I almost turned it all around. I almost calmed my panic, claimed my emotions and battled down the theatrics and wailing drama. And then I opened the door of my refrigerator. And suddenly, almost as if by malicious design, there were pickles on my floor.
I’m sure we’ve all had those moments when it almost seems as if the Universe is just messing with us personally. When so many bad things happen in a quick succession, it’s hard to believe that it’s not personal and there isn’t some malignant force just toying with our emotions simply for the opportunity to watch us melt into puddles of “f*ck it.” I was almost a puddle on the day of the pickles….I felt the “f*ck it” rising up in my throat like vomitous vile and could almost hear the adrenaline pumping in rhythm with my raging emotions. “You wanna see a mess? I’ll show you a mess!” Just as I was reaching into the fridge to add some more glass and mess to my floor, I was suddenly struck by a thought. “Really? Pickles? After everything you’ve been through, pickles are going to break you?”
Call it what you’d like. Hallucinations. Overly-third-party self talk. Split personalities. Holy spirit intervention. Delusions. Wisdom and maturity. Whatever brought that last thought into my mind got my attention. Because no…pickles are not going to break me and rain isn’t going to shake me. If I weren’t so frugal, I would have spun on my heels and walked away right then and there. Instead I picked the refrigerated groceries out of my bags and carefully waded through the puddles of glass, pickles and Worcestershire sauce to put them away. And once that bare minimum was done I took a hot shower, curled up in bed next to my pup, put on my headphones and pulled up my “In a Mood” playlist. Three hours later I woke up feeling refreshed, recharged and even a little re-joyed. Thirty minutes later the sharp sticky mess in my kitchen was (sort of) cleaned up and the whole incident seemed almost comical; impressive considering how just hours before those pickles on the floor seemed to be the proverbial straw that would break my impressive “normal range of behavior” streak.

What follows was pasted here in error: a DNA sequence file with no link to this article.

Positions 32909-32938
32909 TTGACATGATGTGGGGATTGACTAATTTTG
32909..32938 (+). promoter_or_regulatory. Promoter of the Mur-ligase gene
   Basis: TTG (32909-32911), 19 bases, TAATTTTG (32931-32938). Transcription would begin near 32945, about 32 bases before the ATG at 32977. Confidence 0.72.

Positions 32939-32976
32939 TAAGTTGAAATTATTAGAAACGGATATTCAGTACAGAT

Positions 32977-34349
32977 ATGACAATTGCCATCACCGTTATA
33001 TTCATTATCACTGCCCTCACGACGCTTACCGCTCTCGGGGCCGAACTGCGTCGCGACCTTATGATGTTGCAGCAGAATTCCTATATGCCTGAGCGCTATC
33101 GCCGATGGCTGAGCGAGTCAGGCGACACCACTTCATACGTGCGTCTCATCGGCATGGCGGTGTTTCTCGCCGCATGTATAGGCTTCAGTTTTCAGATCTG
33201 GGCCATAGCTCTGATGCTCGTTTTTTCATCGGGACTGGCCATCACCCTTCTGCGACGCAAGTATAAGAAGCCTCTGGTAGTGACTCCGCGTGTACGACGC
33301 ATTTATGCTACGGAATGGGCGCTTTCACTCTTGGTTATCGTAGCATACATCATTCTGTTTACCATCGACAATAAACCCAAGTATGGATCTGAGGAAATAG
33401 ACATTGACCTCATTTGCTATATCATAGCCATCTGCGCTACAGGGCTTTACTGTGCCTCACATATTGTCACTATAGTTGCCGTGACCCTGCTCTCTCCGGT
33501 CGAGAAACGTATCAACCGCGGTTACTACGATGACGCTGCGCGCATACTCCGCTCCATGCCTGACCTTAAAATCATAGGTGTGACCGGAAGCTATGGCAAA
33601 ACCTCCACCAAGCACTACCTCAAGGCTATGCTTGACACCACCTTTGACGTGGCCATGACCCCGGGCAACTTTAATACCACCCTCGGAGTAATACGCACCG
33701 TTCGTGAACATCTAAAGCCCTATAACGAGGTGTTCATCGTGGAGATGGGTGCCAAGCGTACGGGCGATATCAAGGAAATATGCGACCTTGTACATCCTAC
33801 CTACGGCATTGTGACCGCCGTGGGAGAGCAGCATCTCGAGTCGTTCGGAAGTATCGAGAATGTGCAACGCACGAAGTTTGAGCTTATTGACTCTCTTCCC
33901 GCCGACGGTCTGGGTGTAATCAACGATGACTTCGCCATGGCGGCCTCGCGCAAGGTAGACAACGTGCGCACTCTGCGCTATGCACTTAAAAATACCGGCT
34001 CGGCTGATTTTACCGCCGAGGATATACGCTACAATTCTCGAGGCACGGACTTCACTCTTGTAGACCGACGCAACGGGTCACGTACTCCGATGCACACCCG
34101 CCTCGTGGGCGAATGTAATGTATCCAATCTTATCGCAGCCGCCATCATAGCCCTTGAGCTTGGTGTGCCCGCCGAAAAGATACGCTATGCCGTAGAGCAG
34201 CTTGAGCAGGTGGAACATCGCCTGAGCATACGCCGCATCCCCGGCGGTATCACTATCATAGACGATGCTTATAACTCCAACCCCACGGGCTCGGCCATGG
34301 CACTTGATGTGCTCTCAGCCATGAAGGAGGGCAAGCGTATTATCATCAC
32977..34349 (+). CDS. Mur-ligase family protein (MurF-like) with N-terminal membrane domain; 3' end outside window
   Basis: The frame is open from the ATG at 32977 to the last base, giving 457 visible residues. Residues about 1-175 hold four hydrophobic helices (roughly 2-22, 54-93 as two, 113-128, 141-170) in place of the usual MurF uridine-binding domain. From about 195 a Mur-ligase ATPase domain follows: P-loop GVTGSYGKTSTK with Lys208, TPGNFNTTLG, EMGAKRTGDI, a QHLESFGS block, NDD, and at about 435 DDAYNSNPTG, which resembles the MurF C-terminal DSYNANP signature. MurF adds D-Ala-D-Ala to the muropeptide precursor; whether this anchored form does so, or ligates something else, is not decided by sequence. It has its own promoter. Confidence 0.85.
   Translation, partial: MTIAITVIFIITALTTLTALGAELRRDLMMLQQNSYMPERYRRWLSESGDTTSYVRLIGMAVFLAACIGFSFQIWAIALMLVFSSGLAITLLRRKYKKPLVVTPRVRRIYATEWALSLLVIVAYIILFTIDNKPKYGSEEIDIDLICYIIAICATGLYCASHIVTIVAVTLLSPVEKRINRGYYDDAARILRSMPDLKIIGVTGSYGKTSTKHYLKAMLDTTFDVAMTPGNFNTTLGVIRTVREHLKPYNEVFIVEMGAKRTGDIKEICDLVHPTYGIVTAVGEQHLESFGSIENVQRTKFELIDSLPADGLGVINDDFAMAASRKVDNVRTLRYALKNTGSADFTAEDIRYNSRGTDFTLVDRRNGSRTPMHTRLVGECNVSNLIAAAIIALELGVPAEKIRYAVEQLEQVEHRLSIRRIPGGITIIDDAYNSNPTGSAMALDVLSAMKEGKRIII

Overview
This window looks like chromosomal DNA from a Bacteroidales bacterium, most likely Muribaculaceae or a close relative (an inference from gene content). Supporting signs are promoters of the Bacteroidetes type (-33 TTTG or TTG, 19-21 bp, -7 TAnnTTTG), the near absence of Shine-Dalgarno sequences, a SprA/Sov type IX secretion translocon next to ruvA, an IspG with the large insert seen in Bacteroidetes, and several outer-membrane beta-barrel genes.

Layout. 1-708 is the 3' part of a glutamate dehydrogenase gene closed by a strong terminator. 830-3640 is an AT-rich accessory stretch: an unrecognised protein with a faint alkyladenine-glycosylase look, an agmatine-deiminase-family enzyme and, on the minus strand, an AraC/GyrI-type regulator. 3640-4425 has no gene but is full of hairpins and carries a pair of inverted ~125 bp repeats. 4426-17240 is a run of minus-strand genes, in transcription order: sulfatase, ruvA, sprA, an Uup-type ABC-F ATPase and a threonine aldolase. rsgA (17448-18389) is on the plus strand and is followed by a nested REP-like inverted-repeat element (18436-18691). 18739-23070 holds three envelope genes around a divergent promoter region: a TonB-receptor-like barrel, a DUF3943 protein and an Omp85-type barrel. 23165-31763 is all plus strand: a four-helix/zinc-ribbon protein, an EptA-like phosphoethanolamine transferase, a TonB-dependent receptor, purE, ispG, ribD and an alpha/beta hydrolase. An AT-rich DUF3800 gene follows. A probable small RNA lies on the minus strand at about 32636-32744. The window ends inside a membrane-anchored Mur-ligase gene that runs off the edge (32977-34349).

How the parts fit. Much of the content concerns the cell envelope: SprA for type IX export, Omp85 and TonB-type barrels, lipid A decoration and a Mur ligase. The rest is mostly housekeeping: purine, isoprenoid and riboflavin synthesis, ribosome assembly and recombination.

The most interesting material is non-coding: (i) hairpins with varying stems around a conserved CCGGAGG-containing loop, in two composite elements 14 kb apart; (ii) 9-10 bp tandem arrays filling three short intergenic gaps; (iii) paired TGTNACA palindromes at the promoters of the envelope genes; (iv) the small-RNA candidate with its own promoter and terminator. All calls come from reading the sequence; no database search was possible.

My car is still in the shop and my checkbook should just be set on fire at this point. And I’m still struggling not to panic over the unfinished Christmas shopping and other important errands that are looming ominously on my list of responsibilities. But the struggle has been made easier by my phenomenal friends who have carted me and my son around to several doctor’s appointments, band concerts, banking errands and pharmacy runs. Just today, three separate friends from our small community called me to see if I needed a ride to my son’s out-of-town wrestling meet and two others texted me to offer rides for Christmas shopping. I guess it really is a matter of perspective. I may not have a car and I may not have a lot of money, but I have a “village” of friends who genuinely care about my family…and that’s a beautiful thing. I am an exceptionally wealthy woman in all the ways that count.
I’ve been shown, and reminded, many times that things which can’t be bought are the only things worth worrying about. Love, faith, friendship, family, hope, loyalty, kindness and health…these are the things that will sustain us when money and pride fail to maintain us. And in the end, everything else is just pickles on the floor.